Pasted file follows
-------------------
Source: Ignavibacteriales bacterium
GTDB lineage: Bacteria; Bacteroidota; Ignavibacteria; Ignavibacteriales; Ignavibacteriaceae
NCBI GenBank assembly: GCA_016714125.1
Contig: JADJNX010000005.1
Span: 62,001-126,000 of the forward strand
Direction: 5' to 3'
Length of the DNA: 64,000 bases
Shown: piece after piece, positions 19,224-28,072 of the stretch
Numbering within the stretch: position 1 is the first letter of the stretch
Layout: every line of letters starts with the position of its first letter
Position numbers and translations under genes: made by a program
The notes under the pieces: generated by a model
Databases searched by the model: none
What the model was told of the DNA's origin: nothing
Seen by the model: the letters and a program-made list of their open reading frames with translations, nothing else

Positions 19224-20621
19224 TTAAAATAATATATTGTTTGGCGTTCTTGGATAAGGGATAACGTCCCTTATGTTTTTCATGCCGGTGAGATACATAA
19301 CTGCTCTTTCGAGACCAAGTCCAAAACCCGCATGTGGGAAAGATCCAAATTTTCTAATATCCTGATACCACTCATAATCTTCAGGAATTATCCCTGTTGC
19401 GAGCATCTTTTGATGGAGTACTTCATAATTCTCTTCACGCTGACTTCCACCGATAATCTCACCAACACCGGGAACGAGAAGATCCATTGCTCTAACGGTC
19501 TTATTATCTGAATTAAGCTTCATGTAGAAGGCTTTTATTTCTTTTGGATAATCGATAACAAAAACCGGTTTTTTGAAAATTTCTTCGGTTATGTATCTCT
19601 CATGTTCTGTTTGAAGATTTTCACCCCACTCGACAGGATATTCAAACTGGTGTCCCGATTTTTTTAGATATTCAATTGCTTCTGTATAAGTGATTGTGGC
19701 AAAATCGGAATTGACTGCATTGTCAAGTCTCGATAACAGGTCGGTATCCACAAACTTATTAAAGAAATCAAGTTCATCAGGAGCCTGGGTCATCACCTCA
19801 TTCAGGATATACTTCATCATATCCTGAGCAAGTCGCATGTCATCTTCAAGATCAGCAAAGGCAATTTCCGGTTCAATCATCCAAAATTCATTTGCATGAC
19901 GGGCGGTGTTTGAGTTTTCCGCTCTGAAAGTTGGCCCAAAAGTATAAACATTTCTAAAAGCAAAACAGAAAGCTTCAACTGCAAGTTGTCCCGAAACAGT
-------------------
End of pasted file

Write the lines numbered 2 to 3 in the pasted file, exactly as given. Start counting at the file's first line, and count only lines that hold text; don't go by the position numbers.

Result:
GTDB lineage: Bacteria; Bacteroidota; Ignavibacteria; Ignavibacteriales; Ignavibacteriaceae
NCBI GenBank assembly: GCA_016714125.1